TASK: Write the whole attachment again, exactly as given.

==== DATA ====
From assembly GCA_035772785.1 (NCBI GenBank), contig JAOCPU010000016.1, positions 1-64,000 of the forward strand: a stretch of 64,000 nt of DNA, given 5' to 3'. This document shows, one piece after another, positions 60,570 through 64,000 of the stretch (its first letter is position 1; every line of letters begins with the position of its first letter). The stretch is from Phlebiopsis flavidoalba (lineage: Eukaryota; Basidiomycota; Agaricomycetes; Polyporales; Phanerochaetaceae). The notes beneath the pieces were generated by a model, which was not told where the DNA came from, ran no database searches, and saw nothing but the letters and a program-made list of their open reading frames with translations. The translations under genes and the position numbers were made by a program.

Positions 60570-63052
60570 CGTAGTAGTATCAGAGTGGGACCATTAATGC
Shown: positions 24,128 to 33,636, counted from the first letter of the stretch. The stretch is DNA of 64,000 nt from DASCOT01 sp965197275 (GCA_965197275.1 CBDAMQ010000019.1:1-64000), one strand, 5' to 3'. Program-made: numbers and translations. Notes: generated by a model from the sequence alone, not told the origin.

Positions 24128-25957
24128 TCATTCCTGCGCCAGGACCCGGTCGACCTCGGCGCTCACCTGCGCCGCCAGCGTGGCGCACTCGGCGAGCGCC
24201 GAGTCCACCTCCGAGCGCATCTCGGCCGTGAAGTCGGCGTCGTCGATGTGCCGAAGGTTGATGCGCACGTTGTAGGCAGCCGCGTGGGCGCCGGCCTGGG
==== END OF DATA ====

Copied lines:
From assembly GCA_035772785.1 (NCBI GenBank), contig JAOCPU010000016.1, positions 1-64,000 of the forward strand: a stretch of 64,000 nt of DNA, given 5' to 3'. This document shows, one piece after another, positions 60,570 through 64,000 of the stretch (its first letter is position 1; every line of letters begins with the position of its first letter). The stretch is from Phlebiopsis flavidoalba (lineage: Eukaryota; Basidiomycota; Agaricomycetes; Polyporales; Phanerochaetaceae). The notes beneath the pieces were generated by a model, which was not told where the DNA came from, ran no database searches, and saw nothing but the letters and a program-made list of their open reading frames with translations. The translations under genes and the position numbers were made by a program.

Positions 60570-63052
60570 CGTAGTAGTATCAGAGTGGGACCATTAATGC
Shown: positions 24,128 to 33,636, counted from the first letter of the stretch. The stretch is DNA of 64,000 nt from DASCOT01 sp965197275 (GCA_965197275.1 CBDAMQ010000019.1:1-64000), one strand, 5' to 3'. Program-made: numbers and translations. Notes: generated by a model from the sequence alone, not told the origin.

Positions 24128-25957
24128 TCATTCCTGCGCCAGGACCCGGTCGACCTCGGCGCTCACCTGCGCCGCCAGCGTGGCGCACTCGGCGAGCGCC
24201 GAGTCCACCTCCGAGCGCATCTCGGCCGTGAAGTCGGCGTCGTCGATGTGCCGAAGGTTGATGCGCACGTTGTAGGCAGCCGCGTGGGCGCCGGCCTGGG